Morning Fizz

Conservative Democrats May Give GOP the Votes to Block Newly Elected Democrat Nick Harper

By Morning Fizz January 7, 2011

1. A major story is brewing as the legislative session gets set to start in Olympia on Monday. Fizz hears that several conservative Democrats—Jim Kastama (D-25, Puyallup), Brian Hatfield (D-19, Raymond), Mary Margaret Haugen (D-10, Camano), Steve Hobbs (D-44, Lake Stevens), and Tim Sheldon (D-35, Potlatch)—may vote against seating newly elected Democrat Nick Harper. With the Democrats holding a slim 27-22 majority, just three of those Democrats would be enough to help the Republicans, who have threatened not to confirm Harper, get the votes they need.

Liberal Harper beat incumbent Democrat Sen. Jean Berkey (D-38, Everett) in the primary in August and went on to win the general against nominal competition in the blue district from Republican Rod Rieger in November. However, Harper's victory was aided by the now infamous Potemkin independent political committee set up by Democratic consulting firm Moxie Media which is being sued in Thurston County Superior Court by Attorney General Rob McKenna after an investigation by the Public Disclosure Commission found that Moxie had concealed the committee's donors (unions and trial lawyers), a violation of public disclosure laws. There is no allegation that Harper himself was involved in the chicanery. Moxie was running an independent expenditure campaign.

Nick Harper

While not seating Harper would be a big story in its own right, there's an even larger story here that could emerge as the signature of the session: In order to peel away the conservative Democrats from voting to upend Harper's confirmation, Democratic leadership may have to make promises to any or all of the conservative Democrats on other big issues. With their narrow majority, Democratic leadership may be in hock to the conservative bloc of senate Democrats all session.

2. Side note: Majority leader Sen. Lisa Brown (D-3, Spokane) sent a letter to Republican minority leader Sen. Mike Hewitt on Tuesday asking the Republicans not to block Harper from taking his seat. Sen. Brown notes that there were also some alleged election shenanigans on the Republican side that the PDC is currently investigating: A conservative political committee, Americans for Prosperity Washington, did hit pieces on several Democrats without disclosing its donors (or even registering with the PDC). A couple ended up losing in November—such as Sen. Eric Oemig (D-45, Kirkland), who lost to Republican challenger Andy Hill.

Calling the move not to seat Harper "transparently political," Brown points out that the Democrats aren't trying to block Hill.

The PDC investigation into Americans for Prosperity Washington hasn't risen to the level of a lawsuit yet. The PDC tells PubliCola they're still working on the investigation.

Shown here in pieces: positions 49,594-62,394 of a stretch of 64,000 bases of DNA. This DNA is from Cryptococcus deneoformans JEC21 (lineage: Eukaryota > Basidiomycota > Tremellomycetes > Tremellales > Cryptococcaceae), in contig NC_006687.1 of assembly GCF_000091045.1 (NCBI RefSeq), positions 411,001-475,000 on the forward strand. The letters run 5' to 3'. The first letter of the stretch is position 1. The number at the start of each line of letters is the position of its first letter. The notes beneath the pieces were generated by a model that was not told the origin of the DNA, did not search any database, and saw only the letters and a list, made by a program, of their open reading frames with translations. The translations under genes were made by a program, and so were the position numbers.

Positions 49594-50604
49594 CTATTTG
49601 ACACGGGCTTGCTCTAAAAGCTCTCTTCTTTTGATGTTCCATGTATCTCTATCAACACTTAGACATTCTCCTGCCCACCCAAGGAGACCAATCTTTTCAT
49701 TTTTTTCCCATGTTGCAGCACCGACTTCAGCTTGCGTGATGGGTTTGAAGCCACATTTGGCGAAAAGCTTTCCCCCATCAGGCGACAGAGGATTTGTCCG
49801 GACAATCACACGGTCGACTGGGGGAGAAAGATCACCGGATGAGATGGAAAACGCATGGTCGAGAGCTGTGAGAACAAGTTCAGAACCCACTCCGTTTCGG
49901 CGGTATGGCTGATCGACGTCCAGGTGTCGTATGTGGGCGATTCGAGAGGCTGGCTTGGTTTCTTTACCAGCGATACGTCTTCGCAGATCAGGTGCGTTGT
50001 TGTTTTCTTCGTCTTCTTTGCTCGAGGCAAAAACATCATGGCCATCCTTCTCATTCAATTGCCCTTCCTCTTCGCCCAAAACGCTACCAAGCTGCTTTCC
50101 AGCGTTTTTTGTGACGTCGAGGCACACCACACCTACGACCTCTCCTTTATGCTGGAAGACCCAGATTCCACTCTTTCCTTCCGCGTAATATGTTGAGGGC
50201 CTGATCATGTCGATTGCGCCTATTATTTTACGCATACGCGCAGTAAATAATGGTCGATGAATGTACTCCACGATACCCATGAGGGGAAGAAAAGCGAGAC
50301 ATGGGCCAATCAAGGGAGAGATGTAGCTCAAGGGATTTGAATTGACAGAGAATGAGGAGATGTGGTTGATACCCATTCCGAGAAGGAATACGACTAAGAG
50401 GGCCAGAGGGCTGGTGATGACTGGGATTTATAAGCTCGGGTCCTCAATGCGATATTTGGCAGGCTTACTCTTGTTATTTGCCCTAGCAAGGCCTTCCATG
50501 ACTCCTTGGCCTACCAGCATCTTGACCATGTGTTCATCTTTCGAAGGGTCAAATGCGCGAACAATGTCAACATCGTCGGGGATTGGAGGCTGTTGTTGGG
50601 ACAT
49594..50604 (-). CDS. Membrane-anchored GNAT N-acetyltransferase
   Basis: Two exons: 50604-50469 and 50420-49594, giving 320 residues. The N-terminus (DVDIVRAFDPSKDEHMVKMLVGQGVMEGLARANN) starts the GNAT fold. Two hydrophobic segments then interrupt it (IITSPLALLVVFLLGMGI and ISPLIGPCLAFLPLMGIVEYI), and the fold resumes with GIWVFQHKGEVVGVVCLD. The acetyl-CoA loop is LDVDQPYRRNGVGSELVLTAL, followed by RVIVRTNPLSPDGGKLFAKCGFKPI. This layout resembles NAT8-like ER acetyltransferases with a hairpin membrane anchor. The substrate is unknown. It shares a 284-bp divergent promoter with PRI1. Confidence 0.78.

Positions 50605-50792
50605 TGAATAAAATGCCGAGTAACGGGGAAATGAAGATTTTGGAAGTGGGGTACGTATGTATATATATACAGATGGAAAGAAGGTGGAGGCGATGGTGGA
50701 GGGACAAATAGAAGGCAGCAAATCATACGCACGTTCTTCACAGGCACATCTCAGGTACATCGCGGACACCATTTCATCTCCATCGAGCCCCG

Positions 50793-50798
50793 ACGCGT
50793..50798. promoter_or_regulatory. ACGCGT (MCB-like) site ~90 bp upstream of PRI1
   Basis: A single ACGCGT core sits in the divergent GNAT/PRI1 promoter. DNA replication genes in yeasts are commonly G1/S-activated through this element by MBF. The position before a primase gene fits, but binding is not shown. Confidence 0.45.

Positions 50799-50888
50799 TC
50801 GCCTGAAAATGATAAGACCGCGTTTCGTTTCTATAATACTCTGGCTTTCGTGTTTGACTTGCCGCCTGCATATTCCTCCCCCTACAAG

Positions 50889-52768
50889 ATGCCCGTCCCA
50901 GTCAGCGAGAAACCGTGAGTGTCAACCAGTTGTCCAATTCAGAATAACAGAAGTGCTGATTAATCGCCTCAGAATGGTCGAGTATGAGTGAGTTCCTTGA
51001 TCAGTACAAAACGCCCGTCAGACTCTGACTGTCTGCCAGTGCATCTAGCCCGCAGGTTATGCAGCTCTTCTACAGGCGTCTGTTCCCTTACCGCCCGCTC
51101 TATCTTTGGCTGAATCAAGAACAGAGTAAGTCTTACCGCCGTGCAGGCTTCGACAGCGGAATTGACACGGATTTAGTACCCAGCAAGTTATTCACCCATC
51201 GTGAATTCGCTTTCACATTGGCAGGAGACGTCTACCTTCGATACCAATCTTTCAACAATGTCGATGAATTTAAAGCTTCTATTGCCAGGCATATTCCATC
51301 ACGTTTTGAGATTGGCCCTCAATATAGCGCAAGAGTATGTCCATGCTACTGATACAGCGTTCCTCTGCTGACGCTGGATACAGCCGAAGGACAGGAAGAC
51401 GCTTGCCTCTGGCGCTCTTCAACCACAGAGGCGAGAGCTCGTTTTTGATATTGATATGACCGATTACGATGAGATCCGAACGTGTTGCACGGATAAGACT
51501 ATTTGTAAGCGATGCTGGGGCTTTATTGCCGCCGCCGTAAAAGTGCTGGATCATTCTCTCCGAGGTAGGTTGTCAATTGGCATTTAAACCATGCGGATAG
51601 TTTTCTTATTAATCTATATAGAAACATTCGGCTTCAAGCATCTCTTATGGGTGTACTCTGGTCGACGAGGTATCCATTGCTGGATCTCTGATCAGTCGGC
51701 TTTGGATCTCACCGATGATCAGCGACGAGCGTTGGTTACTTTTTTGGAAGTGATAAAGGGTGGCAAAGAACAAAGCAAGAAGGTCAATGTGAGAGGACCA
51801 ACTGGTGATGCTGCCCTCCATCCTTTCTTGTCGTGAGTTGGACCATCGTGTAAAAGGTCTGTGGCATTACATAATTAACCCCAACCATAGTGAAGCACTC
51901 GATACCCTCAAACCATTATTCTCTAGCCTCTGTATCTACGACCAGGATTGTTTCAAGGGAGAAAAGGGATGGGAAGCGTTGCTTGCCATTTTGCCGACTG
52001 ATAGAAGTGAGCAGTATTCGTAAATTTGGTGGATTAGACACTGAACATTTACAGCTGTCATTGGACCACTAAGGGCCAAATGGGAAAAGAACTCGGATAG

3. At last night's 48th District legislative forum at Bellevue City Hall, newly appointed Ways and Means Chair Rep. Ross Hunter (D-48, Medina), Rep. Deb Eddy (D-48, Kirkland), and State Sen. Rodney Tom (D-48, Bellevue) all backed Governor Gregoire's recent proposal to consolidate K-12 education, higher ed, and various ed commissions under her ultimate control. The legislators, speaking to a dozen or so constituents in a mostly empty city hall chamber, praised her proposal to create an appointed secretary of education.  Pointing out that voters have no recourse to hold the state system accountable, Tom said, "we can't hold the governor responsible when she doesn't have the authority to enact change."

And Rep. Hunter equated some $35 million in annual savings gained through the elimination of K-12 oversight boards to getting  2,200 kids going to community colleges.

Now the house's key budget writer, Rep. Hunter also spoke in favor of Gregoire's plan to suspend automatic cost-of-living-increases for public employee retirees—a move he said could save hundreds of millions of dollars.

But education was the topic of the night. On funding higher education in the next biennium, Rep. Hunter called for "a radical shift" and complained, "we have the most regressive tax system in the nation, so why don't we have a progressive tuition system?" Hunter said a new funding model was required to expand access and fill a statewide "skills gap."

When asked about the University of Washington's future funding, Hunter said "UW gets a cut when put up against cutting support for foster care families," opting to cut the former first. Representatives Eddy and Hunter both said voters sent more Democrats back to Olympia than expected, but tied their hands in the process by repealing taxes on soda and candy and passing Tim Eyman's 1053 requirement for a two-thirds majority to raise taxes.

As a result, Ross soberly stated, voters are "likely to see some unattractive stuff" in the coming months.

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